Medical record analysis – a very important initial process in medical litigation, involves comprehensive analysis of the medical history of a patient. The medical history includes details about the diagnosis, tests requested, test results, treatments, progress of the patient and much more. Review of medical records is a very important step when developing a personal injury, medical malpractice, workers’ compensation, product liability, or any other case that involves injury or illness of the claimant.
The attorney has to find, review, interpret and analyze the various medical facts included in the medical record. Medical record review is challenging for a person untrained in medicine, which makes sense to have it performed by a professional medical review company.
A medical record reviewer must have certain skills and follow certain steps to make the review process easy and efficient.
- A Good Grasp of Medical and Legal Terminology: Medical records contain difficult medical terms such as “edema” for “swelling caused by fluid accumulation” or “embolism” for a “blocked artery.” Therefore, the reviewer needs to be knowledgeable in such terminologies and their related aspects. That means a person reviewing medical records should know the medical term as well as related aspects such as causes, diagnosis, tests, standard of care, treatment options and so on.
- Know how to Identify and Extract the Relevant Information from the Medical Chart: This is very important because only then can the review process be smooth and efficient. Moreover, it will help save valuable time as well.
- Have a Clear Idea of the different types of Medical Records and their Content: Medical records are many and of different categories. These include emergency room reports, physician notes, nurses’ documentation, surgery reports, anesthesia reports, radiology reports, therapist notes, prescription orders, consent forms.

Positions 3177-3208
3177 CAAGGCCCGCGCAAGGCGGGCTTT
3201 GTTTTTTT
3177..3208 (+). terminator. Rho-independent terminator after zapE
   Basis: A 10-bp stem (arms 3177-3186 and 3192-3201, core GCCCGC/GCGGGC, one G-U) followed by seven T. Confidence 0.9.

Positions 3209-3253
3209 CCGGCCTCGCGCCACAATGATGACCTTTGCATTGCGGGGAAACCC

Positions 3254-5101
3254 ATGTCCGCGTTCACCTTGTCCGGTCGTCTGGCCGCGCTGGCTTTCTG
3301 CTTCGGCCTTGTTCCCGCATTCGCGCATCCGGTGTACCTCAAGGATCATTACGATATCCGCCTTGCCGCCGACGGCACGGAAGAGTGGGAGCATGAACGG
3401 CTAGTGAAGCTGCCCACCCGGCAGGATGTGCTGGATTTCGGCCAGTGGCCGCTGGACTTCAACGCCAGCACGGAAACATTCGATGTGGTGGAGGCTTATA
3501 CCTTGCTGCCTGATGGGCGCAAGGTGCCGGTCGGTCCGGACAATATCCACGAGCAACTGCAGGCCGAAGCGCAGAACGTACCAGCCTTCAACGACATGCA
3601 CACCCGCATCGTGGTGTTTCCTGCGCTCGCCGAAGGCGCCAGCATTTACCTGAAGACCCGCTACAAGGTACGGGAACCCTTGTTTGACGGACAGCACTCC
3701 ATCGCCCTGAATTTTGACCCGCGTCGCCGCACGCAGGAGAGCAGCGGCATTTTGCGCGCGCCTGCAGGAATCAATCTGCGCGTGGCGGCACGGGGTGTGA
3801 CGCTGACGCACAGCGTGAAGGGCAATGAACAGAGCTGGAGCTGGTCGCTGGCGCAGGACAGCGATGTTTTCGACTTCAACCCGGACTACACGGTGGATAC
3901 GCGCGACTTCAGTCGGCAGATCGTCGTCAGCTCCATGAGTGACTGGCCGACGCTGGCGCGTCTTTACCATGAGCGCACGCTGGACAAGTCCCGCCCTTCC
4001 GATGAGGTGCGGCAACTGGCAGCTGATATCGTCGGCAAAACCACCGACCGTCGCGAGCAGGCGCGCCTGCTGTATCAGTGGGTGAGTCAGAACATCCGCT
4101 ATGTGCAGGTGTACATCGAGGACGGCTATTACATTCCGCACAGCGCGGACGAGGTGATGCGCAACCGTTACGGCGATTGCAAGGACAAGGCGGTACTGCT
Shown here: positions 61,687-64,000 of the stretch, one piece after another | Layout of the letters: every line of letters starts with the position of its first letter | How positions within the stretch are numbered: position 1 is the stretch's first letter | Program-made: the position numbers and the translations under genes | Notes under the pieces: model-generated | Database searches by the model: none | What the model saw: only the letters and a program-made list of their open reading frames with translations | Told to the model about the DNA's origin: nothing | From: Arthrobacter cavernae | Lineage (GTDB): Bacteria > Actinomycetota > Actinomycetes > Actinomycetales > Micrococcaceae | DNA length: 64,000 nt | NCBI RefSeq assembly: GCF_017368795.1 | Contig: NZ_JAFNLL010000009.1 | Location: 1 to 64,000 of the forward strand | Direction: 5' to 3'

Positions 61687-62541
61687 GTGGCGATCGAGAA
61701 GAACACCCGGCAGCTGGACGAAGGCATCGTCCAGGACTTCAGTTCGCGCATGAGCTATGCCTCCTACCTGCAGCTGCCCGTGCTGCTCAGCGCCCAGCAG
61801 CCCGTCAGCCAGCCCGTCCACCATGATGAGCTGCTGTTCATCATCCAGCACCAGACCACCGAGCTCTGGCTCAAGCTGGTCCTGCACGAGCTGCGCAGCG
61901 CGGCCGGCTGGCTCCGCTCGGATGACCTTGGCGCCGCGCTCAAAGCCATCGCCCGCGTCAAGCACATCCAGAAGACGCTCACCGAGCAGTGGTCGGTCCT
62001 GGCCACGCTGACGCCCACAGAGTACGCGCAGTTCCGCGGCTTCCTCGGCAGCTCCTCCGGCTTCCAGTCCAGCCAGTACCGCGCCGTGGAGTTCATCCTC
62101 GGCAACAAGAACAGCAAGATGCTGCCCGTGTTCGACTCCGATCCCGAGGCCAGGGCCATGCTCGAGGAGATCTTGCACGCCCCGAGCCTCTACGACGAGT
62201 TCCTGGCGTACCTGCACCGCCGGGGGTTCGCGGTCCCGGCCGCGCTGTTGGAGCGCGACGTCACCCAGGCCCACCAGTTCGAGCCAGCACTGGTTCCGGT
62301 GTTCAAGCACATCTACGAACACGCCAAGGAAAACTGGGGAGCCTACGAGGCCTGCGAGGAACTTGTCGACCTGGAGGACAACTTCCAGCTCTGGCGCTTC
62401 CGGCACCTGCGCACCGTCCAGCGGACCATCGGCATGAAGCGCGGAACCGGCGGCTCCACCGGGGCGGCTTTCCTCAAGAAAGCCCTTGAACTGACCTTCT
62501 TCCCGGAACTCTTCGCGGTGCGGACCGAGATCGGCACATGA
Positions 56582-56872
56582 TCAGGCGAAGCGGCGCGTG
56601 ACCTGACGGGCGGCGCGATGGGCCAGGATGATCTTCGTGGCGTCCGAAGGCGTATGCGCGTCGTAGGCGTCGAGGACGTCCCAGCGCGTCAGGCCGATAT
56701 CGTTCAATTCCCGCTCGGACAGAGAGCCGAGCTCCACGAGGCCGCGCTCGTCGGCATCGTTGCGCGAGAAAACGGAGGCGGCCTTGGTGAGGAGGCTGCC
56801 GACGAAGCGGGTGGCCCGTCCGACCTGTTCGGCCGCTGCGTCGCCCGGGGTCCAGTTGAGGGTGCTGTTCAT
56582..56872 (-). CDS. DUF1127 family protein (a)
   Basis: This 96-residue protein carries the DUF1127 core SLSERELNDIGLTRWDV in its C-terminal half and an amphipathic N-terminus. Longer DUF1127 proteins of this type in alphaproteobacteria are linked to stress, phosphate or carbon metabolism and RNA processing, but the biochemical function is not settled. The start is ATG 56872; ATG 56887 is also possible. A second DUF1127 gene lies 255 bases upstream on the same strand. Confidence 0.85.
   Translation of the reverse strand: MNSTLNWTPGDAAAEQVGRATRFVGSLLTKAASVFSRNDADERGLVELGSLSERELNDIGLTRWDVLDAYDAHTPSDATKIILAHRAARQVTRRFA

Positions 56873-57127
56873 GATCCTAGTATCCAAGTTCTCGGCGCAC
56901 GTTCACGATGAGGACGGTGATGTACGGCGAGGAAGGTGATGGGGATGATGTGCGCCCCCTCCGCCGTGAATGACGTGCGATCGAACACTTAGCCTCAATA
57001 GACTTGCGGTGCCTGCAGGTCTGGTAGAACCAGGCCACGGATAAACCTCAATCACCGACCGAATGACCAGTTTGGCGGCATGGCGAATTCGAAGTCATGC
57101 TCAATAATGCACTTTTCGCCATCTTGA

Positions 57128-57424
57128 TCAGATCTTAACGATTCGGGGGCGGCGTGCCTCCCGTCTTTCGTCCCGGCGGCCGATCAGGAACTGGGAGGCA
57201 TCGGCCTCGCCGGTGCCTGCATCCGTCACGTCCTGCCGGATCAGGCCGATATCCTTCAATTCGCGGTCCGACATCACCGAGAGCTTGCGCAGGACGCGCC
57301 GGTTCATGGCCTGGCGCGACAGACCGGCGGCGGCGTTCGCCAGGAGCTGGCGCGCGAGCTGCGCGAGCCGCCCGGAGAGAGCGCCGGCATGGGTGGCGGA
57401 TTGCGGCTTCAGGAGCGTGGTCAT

Also, hospital bills, insurance claim forms, authorization requests, lab reports, correspondence notes, consultant notes, ambulance/paramedic reports, and so on. A trained medical record reviewer such as a physician or nurse consultant will know where exactly to find the required information and easily extract it.
- Ensure the Records are of the Correct Patient: This can be done by checking the demographic data of the patient such as date of birth and social security number. Ensuring that the records are of the right patient is vital because it will prevent working with the wrong information.
- Trace and Understand the Actual Sequence of Events and Associated Facts: Only if the reviewer is able to do this that she can include those in the medical summary. It will also help highlight all data that is valuable for the case. When listing the relevant facts, the medical record reviewer must not miss even minor events because those may prove crucial at a later stage and have an impact on the case.
- Index the Medical Records: This involves entering the list of events chronologically. When the medical records are properly indexed before the actual processing, it helps with organizing the records, finding and removing duplicate records, identifying missing medical records, and so on.
- Understand the Medical Record Summary Types: Medical summaries may be written in the form of a medical chronology, or as a narrative summary. While the medical chronology follows a timeline format to summarize the various medical events, the narrative summary comprises a running description of the medical events.
- Identify Missing Records: A professional medical record analysis will identify any missing medical records including test results, consultation notes, or any others that may be relevant. Noting down the details of such records with provider name and dates would help the attorney request and get those from the medical record custodian.
- Have the Skill to Interpret Handwritten and Illegible Medical Records: Handwritten medical records are difficult to understand and makes the entire review process tedious. It requires expertise and experience on the part of the reviewer so that the correct information is extracted and there is no misinterpretation.
Medical review service can be done in-house or outsourced to a professional medical review company. Both have their own pros and cons, which we will discuss in one of our future blogs.